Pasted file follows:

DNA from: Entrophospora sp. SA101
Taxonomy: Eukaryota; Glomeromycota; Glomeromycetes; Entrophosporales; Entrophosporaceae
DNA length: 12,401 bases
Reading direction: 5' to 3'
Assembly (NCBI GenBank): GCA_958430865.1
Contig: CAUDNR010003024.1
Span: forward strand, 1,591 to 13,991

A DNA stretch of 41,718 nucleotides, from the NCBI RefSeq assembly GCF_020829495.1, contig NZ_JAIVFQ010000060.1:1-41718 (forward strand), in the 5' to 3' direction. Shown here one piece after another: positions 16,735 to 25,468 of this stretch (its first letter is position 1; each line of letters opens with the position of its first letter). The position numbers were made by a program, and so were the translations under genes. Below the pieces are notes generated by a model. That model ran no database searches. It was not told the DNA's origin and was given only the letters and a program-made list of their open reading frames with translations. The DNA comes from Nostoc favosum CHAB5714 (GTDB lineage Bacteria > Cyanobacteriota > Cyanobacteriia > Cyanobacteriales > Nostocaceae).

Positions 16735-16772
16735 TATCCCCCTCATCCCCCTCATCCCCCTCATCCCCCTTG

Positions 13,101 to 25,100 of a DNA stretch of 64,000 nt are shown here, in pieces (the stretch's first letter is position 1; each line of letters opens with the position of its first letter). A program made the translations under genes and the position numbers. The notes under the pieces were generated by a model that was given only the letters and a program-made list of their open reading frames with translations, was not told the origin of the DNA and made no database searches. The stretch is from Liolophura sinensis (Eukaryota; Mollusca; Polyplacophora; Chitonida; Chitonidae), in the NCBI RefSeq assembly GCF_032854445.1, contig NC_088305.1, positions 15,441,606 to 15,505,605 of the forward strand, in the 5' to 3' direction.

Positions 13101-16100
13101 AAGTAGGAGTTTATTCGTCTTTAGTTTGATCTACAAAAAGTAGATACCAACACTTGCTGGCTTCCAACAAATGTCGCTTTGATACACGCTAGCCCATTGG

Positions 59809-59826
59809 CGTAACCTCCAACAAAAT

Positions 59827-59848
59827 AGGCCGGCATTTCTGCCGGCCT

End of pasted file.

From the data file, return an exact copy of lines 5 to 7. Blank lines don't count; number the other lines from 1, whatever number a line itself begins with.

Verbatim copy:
Assembly (NCBI GenBank): GCA_958430865.1
Contig: CAUDNR010003024.1
Span: forward strand, 1,591 to 13,991